Stay up all night with us to watch the total lunar #eclipse! You can view and learn more about the eclipse on NASA television. Coverage begins at 2 a.m. EDT and will last about three hours. The eclipse’s peak, when the moon will enter the Earth’s full shadow or umbra, will occur at 3:45 a.m. Live NASA TV coverage and commentary will begin at 1 a.m. To view the coverage and access eclipse streaming video, visit: http://ift.tt/Id6pTj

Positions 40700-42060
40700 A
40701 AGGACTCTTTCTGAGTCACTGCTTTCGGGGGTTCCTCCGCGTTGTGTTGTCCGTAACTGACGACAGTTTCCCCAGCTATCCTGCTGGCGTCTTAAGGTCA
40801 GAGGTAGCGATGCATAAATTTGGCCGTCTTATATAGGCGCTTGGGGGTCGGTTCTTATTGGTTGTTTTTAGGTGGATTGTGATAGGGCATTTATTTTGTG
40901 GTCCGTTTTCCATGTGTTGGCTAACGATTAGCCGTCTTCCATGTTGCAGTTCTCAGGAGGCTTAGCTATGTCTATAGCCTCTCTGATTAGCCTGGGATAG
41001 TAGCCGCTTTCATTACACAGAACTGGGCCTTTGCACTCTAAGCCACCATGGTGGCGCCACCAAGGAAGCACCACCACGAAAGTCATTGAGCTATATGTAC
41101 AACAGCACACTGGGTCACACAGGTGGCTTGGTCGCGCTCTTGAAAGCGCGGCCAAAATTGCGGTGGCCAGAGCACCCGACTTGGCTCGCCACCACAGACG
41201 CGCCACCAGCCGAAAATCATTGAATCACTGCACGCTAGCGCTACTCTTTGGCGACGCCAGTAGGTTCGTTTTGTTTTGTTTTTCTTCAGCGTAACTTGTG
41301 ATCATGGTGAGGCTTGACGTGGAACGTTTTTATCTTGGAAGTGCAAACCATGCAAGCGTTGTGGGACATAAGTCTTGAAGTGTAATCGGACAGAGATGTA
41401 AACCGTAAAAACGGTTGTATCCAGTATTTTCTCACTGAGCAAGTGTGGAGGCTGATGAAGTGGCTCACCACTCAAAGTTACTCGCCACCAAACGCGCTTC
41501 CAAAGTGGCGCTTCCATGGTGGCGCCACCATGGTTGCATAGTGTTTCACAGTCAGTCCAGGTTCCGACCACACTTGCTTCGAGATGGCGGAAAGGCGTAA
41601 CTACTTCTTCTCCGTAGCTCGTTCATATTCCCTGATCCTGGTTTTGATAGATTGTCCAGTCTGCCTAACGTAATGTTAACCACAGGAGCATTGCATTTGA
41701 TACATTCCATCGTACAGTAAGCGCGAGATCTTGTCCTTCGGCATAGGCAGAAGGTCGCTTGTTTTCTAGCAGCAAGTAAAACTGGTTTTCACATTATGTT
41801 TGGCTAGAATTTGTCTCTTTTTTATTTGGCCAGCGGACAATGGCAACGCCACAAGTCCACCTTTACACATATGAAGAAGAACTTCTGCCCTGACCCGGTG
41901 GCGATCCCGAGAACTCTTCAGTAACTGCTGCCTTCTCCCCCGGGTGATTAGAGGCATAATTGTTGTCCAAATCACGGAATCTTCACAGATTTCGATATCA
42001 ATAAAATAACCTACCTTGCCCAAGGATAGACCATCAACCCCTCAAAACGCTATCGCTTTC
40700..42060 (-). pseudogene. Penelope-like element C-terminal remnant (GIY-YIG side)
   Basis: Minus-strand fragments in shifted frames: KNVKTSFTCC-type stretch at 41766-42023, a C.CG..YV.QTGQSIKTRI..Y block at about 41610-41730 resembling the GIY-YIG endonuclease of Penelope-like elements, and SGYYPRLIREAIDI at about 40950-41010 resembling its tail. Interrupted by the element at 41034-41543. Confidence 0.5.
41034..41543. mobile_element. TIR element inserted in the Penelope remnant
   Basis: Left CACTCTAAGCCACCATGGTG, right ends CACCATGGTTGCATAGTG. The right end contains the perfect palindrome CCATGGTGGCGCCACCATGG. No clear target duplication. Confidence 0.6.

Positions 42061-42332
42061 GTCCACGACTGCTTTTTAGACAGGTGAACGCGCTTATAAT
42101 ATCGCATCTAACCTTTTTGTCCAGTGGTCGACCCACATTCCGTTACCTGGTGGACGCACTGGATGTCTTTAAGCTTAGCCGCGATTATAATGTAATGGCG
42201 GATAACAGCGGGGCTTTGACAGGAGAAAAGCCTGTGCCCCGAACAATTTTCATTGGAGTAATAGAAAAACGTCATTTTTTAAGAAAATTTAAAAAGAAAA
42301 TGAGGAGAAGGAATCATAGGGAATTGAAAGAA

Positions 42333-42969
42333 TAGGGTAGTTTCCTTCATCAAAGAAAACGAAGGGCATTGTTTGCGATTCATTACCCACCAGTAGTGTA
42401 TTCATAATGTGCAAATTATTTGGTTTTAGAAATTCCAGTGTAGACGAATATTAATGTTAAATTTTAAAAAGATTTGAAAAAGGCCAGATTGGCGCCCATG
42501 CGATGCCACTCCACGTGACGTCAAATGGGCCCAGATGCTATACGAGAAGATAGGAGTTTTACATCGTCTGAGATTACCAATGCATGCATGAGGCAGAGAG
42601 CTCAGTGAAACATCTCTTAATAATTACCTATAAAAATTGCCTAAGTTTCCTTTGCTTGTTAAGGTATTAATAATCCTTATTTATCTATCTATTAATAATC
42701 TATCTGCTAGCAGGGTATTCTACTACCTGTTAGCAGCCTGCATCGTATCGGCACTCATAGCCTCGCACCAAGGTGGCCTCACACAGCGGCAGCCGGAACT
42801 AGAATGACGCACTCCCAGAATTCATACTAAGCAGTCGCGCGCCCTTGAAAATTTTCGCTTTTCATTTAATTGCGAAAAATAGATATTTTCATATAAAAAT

The United States will be in a prime orbital position and time of day to view the eclipse. Depending on local weather conditions, the public will get a spectacular view looking into the sky as the moon’s appearance will change from bright orange to blood red to dark brown and perhaps gray. The eclipse is a phenomenon that occurs when the Earth, moon and sun are in perfect alignment, blanketing the moon in the Earth’s shadow. The United States will not be able to witness a full lunar eclipse in its entirety again until 2019.
Image Credit: F. Espenak
#nasa #eclipse #moon #lunar #earth #sun #shadow by nasa
April 14, 2014 at 08:44PM